Among the priority projects funded, under construction and on target for completion in late 2023 is the region’s highest priority -- the $222 million project to replace the Merchants Bridge linking Missouri and Illinois in Downtown St. Louis. This vital rail artery across the Mississippi River is one of the nation’s primary east-west rail corridors serving the nation’s third largest rail hub. The $42 million Interstate 255/Davis Street Ferry Road Interchange in St. Clair County in Illinois is scheduled for construction in 2022, and upon completion, has the potential to play a key role in facilitating growth at the Union Pacific intermodal yard in Dupo, Illinois, by reducing travel times and lowering transportation costs for those utilizing one of region’s largest intermodal assets.

Other projects funded and advancing swiftly through engineering include $36 million in improvements to I-64 from Green Mount Road to Illinois Route 158 (Air Mobility Drive) and the $20 million relocation of Illinois Route 158 (Air Mobility Drive) from Illinois Route 161 to Illinois Route 177  – both of which support the growth corridor near MidAmerica St. Louis Airport.

Looking to the highest priority projects partially scheduled for construction, more than $100 million has been allocated for improvement projects on Interstate 70 in Missouri from Wentzville to the Stan Musial Veteran’s Memorial Bridge. Improvements on I-70 from Route 141 to I-170 near the St. Louis Lambert International Airport have been identified as a new high priority project and represent an addition to the 2022 list as part of the overall I-70 project.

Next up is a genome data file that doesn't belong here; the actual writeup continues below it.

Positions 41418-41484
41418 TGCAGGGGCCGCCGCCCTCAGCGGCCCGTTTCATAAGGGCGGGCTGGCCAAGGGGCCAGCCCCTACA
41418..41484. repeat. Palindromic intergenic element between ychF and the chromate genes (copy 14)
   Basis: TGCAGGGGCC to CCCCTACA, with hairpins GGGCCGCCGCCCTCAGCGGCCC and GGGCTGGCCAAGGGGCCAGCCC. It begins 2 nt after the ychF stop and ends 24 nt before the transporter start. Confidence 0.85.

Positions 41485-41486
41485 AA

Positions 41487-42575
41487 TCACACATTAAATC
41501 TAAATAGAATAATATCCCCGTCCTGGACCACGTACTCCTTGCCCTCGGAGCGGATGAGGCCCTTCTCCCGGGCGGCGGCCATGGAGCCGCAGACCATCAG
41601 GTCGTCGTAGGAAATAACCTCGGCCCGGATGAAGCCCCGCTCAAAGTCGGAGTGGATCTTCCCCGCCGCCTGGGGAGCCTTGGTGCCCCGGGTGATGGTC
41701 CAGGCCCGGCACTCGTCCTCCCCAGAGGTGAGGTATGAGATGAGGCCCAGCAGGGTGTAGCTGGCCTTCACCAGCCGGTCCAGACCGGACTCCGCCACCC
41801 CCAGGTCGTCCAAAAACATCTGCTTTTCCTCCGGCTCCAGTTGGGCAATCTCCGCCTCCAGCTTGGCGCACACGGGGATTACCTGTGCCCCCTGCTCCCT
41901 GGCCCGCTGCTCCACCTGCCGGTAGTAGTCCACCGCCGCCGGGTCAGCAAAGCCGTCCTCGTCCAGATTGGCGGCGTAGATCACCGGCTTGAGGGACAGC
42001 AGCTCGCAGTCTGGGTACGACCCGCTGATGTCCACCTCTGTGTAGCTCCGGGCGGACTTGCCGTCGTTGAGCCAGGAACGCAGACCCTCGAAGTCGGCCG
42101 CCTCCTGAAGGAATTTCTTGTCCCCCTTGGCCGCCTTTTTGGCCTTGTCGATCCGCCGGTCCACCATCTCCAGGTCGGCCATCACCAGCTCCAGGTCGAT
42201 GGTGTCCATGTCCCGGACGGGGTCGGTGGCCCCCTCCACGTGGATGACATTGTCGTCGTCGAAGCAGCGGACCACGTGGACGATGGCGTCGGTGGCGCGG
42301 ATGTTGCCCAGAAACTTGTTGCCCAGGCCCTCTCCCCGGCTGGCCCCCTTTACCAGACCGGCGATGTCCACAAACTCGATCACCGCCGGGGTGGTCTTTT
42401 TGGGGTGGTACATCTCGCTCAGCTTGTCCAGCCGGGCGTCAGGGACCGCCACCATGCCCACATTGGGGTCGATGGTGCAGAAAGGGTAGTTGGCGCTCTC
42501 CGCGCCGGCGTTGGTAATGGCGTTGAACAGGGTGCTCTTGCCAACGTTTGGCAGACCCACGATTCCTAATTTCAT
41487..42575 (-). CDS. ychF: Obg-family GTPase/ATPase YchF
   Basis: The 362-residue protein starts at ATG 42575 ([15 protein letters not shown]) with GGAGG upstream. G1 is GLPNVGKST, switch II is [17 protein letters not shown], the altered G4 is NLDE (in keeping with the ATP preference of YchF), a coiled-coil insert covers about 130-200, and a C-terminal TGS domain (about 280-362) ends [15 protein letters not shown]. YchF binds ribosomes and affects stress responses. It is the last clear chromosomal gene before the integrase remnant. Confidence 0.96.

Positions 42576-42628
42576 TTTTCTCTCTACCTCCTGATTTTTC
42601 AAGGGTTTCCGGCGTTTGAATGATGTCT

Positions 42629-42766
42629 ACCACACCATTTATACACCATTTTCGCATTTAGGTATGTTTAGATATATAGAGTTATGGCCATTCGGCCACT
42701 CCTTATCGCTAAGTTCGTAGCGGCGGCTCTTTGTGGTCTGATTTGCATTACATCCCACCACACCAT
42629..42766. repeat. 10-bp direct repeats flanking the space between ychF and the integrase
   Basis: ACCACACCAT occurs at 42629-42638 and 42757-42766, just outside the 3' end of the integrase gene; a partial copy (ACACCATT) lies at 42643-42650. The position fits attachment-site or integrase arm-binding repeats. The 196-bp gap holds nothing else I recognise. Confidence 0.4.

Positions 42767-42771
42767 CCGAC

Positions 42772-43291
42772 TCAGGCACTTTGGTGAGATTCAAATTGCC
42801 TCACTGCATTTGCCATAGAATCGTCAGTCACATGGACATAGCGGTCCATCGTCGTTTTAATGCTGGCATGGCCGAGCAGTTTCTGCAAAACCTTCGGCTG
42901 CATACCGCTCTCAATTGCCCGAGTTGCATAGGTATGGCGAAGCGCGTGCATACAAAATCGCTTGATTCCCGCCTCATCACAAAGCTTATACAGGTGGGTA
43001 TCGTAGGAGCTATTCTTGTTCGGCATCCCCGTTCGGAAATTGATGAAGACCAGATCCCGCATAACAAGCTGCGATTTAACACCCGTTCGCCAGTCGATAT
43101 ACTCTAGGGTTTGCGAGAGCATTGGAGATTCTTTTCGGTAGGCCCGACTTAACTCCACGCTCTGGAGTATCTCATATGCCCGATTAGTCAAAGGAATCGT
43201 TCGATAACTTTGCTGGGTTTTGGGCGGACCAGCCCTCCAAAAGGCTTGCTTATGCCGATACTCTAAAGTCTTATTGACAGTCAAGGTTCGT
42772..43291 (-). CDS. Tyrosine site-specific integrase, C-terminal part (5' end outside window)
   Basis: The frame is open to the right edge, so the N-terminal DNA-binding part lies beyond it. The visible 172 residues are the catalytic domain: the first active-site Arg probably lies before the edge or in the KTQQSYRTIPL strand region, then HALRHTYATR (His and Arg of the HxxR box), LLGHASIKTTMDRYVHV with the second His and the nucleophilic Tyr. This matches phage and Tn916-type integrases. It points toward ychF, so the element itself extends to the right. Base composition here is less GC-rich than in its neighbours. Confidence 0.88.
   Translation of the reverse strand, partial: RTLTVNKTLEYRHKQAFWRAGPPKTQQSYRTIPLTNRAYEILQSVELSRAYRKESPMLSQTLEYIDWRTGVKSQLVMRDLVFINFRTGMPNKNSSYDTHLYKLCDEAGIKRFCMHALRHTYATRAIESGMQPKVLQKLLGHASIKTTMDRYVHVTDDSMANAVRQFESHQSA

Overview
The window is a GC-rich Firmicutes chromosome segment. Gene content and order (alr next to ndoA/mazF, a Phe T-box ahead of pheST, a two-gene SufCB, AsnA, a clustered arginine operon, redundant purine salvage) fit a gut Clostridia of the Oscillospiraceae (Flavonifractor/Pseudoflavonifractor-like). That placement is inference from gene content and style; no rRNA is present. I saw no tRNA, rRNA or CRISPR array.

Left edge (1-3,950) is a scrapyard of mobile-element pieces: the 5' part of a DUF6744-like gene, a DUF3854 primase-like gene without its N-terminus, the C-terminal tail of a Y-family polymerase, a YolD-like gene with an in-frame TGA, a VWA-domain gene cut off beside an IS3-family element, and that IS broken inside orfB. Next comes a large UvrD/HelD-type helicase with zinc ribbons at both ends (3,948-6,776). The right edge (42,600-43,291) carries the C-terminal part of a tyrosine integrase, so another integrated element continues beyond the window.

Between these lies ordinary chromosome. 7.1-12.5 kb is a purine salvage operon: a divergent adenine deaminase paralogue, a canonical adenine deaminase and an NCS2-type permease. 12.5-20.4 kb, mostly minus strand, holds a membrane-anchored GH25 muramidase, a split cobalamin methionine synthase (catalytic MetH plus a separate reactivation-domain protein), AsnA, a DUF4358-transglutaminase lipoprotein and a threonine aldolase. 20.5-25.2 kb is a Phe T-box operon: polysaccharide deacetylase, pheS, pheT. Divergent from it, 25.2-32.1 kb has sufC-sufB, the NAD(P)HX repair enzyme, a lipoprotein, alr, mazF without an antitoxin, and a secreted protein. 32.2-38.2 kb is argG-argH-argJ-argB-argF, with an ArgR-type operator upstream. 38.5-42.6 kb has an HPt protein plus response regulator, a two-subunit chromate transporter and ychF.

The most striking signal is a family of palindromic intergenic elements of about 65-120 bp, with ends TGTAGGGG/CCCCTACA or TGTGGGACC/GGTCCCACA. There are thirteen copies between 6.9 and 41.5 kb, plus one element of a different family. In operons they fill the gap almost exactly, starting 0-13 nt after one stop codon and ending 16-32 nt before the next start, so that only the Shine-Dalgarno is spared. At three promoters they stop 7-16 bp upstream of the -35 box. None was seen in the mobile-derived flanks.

The importance of the I-70 investments for the agriculture industry alone is underscored by the same USDA/USDOT report that showcased the Freightway’s approach to project prioritization. The report revealed that agricultural freight is expected to increase 23% over the next 20 years, with the majority moving on just 17 percent of highway mileage, including one corridor that includes I-70 spanning the entire State of Missouri and serving the St. Louis region, which is home to the third largest rail hub in the United States, the third largest inland port as well as the Ag Coast of America.